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Multiculturalism without Culture [Kindle Edition]

Anne Phillips
4.0 out of 5 stars  See all reviews (1 customer review)

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Book Description

Public opinion in recent years has soured on multiculturalism, due in large part to fears of radical Islam. In Multiculturalism without Culture, Anne Phillips contends that critics misrepresent culture as the explanation of everything individuals from minority and non-Western groups do. She puts forward a defense of multiculturalism that dispenses with notions of culture, instead placing individuals themselves at its core.

Multiculturalism has been blamed for encouraging the oppression of women--forced marriages, female genital cutting, school girls wearing the hijab. Many critics opportunistically deploy gender equality to justify the retreat from multiculturalism, hijacking the equality agenda to perpetuate cultural stereotypes. Phillips informs her argument with the feminist insistence on recognizing women as agents, and defends her position using an unusually broad range of literature, including political theory, philosophy, feminist theory, law, and anthropology. She argues that critics and proponents alike exaggerate the unity, distinctness, and intractability of cultures, thereby encouraging a perception of men and women as dupes constrained by cultural dictates.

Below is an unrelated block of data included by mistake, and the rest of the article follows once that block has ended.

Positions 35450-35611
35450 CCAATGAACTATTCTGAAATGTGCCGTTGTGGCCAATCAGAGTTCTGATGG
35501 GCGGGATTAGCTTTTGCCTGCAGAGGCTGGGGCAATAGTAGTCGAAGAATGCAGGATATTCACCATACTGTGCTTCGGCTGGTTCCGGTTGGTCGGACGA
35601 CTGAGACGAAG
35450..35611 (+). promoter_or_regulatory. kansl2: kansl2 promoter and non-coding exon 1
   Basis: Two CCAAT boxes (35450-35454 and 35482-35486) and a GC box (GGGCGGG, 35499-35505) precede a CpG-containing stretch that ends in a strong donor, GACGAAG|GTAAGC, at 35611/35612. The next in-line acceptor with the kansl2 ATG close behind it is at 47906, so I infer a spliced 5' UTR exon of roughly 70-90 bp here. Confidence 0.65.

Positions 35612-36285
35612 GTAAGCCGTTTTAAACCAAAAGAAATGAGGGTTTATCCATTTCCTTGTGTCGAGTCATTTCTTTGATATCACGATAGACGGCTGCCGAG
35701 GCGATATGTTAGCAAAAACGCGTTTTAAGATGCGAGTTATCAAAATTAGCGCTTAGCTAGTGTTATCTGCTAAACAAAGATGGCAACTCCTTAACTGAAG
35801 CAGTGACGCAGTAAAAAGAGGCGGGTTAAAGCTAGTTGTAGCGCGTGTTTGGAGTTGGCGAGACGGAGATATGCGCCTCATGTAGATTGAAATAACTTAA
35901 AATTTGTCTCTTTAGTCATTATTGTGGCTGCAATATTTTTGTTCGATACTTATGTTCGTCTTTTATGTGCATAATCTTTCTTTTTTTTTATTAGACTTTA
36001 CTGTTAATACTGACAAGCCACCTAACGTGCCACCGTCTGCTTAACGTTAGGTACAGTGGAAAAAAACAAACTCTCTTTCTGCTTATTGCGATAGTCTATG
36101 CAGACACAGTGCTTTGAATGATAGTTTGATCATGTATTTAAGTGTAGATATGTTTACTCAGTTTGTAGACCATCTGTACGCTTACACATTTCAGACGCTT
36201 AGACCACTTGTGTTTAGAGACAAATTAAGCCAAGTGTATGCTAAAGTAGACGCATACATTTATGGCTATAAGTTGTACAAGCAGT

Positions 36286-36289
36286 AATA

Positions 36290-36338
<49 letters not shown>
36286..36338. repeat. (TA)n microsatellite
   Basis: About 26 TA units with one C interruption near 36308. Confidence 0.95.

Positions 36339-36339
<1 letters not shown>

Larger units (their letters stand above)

Opponents of multiculturalism may think the argument against accommodating cultural difference is over and won, but they are wrong. Phillips believes multiculturalism still has an important role to play in achieving greater social equality. In this book, she offers a new way of addressing dilemmas of justice and equality in multiethnic, multicultural societies, intervening at this critical moment when so many Western countries are poised to abandon multiculturalism.



Editorial Reviews

Review

In this illuminating and intelligently written book, Anne Phillips stresses the need to revise holistic and determinist notions of 'culture' that have played a role in perpetuating racial and gender stereotypes within multiethnic and multicultural societies....Drawing from an impressive breadth of literature, ranging from feminism, law, anthropology to philosophy and political theory, Phillips provides numerous case studies to highlight how women in particular, are disadvantaged by multicultural policies and cultural labeling....This is a superb and deeply relevant contribution to current debates and various fields of study.

From the Inside Flap

"Much of the debate about the politics of diversity both within and between nations starts with an exaggerated view of the extent of cultural difference. In this sane and intelligent book, Anne Phillips offers a more realistic--and a more helpful--picture of the scale and significance of our disagreements."--Kwame Anthony Appiah, Princeton University

"Anne Phillips shows how to forge a much-needed politics that combines the goal of gender equality with that of multicultural equality. She does this by avoiding a conception of culture that is static and monolithic. Phillips assumes crucially that minority cultural values are contextually variable and that minority group members are free moral agents, not cultural puppets. Her approach will elevate the dialogue over gender and culture to a creative new plateau of insight and understanding."--Marilyn Friedman, Washington University